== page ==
Low-power processors have traditionally been geared towards notebooks and other portable platforms. However, the continued popularity of ultra-compact form-factor desktop systems has resulted in UCFF PCs also serving as lead vehicles for the latest mobile processors. Such is the case with Intel’s Raptor Lake-P – the processor SKUs were announced earlier this month at the 2023 CES, and end-products using the processor were slated to appear in a few weeks. Intel is officially allowing its partners to start selling their products into the channel today, and also allowing third-party evaluation results of products based on Raptor Lake-P to be published.
ASRock Industrial introduced their Raptor Lake-P-based NUC clones as soon as Intel made the parts public. With the new platform, the company decided to trifurcate their offerings – a slim version (sans 2.5″ drive support) with DDR4 SODIMM slots in the NUCS BOX-13x0P/D4, a regular height version with 2.5″ drive support in the NUC BOX-13x0P/D4, and a slightly tweaked version of the latter with DDR5 SODIMM slots in the NUC BOX-13x0P/D5. The NUCS BOX-1360P is the company’s flagship in the first category, and the relative maturity of DDR4-based platforms has allowed them to start pushing the product into the channel early.
ASRock Industrial sampled us with a NUCS BOX-1360P/D4 from their first production run. We expected a run of the mill upgrade with improvements in performance and power efficiency. In the course of the review process, we found that the system allowed control over a new / key Raptor Lake-P feature that Intel hadn’t even bothered to bring out during their CES announcement – in-band ECC. This review provides a comprehensive look at Raptor Lake-P’s feature set for desktop platforms along with with detailed performance and power efficiency analysis for SFF PC workloads.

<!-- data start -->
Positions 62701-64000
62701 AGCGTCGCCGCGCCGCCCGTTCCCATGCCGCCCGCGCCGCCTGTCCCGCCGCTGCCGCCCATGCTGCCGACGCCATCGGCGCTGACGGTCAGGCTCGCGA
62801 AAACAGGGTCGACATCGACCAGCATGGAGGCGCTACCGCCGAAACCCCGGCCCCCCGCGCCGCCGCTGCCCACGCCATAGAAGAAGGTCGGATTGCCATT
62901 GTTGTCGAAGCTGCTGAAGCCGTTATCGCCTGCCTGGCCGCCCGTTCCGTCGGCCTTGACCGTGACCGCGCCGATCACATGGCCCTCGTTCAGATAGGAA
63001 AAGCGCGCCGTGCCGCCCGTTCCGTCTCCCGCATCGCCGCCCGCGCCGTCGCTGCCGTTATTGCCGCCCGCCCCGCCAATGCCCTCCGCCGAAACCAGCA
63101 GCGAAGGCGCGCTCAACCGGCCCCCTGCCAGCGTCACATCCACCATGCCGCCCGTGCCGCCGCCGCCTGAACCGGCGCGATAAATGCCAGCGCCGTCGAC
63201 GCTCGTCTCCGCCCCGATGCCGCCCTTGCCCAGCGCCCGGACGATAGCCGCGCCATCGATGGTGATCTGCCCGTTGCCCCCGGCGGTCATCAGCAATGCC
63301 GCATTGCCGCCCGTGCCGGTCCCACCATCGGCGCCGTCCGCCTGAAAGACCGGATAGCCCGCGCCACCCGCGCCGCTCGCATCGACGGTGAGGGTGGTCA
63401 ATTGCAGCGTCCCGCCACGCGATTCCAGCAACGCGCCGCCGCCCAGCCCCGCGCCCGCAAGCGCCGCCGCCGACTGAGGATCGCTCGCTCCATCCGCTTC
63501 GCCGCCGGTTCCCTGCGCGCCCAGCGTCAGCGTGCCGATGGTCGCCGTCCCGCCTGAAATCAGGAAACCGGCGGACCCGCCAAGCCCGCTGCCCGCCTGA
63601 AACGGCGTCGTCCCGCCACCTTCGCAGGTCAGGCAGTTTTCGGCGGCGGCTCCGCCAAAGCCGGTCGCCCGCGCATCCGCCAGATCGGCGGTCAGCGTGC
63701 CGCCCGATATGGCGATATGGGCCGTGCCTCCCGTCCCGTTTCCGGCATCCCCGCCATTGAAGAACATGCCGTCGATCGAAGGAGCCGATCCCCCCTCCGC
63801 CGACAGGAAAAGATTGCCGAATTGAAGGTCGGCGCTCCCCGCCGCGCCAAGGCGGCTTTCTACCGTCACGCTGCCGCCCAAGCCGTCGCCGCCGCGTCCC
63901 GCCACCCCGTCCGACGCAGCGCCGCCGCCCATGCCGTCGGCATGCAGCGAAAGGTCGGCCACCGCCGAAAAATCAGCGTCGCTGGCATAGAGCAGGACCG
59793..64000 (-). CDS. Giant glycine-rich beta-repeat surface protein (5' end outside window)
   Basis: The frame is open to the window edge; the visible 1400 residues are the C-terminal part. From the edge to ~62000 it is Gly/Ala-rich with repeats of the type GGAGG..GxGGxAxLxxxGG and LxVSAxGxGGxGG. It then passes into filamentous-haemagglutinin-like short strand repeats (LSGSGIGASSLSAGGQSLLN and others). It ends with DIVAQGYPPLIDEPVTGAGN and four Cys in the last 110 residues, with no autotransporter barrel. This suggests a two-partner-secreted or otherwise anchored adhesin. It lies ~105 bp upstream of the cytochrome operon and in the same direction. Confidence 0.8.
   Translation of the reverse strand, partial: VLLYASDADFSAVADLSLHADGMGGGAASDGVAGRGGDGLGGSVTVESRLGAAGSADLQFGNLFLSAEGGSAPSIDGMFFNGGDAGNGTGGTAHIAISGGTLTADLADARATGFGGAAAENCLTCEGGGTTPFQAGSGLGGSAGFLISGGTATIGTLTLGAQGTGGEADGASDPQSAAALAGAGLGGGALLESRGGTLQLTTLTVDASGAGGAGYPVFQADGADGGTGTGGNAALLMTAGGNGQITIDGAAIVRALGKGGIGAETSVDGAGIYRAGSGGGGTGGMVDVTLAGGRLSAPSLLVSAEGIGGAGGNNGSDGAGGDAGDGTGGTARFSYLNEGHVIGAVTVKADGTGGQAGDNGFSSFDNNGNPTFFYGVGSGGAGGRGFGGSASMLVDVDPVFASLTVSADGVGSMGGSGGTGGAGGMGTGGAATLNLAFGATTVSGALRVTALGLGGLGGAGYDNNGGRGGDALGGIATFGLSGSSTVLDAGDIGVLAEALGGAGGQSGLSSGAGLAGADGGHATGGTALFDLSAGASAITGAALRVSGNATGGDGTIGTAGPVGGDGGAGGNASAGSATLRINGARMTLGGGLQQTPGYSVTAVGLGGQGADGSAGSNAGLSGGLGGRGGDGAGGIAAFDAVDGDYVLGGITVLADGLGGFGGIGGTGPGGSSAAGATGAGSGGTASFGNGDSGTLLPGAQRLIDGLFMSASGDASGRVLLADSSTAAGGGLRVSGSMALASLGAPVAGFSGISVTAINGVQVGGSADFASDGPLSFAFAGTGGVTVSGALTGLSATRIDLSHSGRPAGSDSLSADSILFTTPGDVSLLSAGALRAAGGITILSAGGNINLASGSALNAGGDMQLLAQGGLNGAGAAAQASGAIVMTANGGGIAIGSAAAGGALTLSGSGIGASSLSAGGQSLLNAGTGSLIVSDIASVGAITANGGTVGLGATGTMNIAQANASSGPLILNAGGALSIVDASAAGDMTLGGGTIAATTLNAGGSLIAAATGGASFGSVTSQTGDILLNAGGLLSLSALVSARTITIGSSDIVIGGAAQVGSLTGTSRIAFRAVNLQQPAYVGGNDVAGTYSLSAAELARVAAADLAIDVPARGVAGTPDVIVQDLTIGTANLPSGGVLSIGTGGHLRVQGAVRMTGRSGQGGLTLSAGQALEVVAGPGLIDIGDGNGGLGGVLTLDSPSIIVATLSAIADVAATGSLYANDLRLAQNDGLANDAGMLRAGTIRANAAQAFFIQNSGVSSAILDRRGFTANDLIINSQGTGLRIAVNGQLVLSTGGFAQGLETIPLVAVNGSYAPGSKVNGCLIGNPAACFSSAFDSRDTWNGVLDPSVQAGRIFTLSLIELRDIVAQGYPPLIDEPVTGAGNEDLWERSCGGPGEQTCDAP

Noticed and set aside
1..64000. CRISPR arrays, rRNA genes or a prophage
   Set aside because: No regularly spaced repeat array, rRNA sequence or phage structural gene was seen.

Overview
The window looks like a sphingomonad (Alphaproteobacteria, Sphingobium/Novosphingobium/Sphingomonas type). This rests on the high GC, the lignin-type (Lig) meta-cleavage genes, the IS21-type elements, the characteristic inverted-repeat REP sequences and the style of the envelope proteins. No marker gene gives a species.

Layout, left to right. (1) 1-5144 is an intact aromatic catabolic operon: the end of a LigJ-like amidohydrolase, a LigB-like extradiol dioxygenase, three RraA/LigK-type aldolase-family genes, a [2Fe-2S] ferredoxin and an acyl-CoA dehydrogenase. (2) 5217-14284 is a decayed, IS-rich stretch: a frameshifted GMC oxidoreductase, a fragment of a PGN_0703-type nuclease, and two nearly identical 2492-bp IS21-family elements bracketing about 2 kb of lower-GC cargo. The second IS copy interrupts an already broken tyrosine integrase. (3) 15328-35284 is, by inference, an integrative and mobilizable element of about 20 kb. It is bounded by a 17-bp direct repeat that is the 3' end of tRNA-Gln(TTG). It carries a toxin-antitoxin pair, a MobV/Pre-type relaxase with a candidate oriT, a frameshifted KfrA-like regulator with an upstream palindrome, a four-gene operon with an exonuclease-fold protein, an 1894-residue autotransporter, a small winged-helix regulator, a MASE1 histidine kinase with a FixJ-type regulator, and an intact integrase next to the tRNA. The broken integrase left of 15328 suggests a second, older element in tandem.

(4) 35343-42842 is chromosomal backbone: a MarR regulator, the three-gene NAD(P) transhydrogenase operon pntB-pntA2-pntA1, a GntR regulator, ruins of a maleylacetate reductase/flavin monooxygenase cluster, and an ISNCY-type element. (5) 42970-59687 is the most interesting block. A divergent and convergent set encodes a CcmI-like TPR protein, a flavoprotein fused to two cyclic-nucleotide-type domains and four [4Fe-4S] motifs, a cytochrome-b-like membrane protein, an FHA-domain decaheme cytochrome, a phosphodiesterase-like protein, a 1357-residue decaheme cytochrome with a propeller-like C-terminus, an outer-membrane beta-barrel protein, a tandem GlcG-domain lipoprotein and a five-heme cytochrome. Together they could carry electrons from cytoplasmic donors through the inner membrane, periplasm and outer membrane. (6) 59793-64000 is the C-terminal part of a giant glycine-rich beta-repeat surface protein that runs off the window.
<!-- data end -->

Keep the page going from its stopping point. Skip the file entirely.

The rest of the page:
Introduction and Product Impressions
Intel’s Raptor Lake-P builds upon Alder Lake-P and its heterogeneous processor architecture by moving to a more efficient manufacturing process. Unlike the desktop version with improved cache size per performance core and doubled efficiency cores count, the -P series provides improvements essentially from the updated V-F curves. This has allowed Intel to increase the turbo clocks for both core types to deliver better performance and power efficiency – all while retaining the same 28W nominal TDP of Alder Lake-P. There are also a number of I/O improvements such as additional Thunderbolt 4 ports and USB 3.2 Gen 2×2 support on them, but the adoption of those are dependent on other board component choices by the system manufacturer.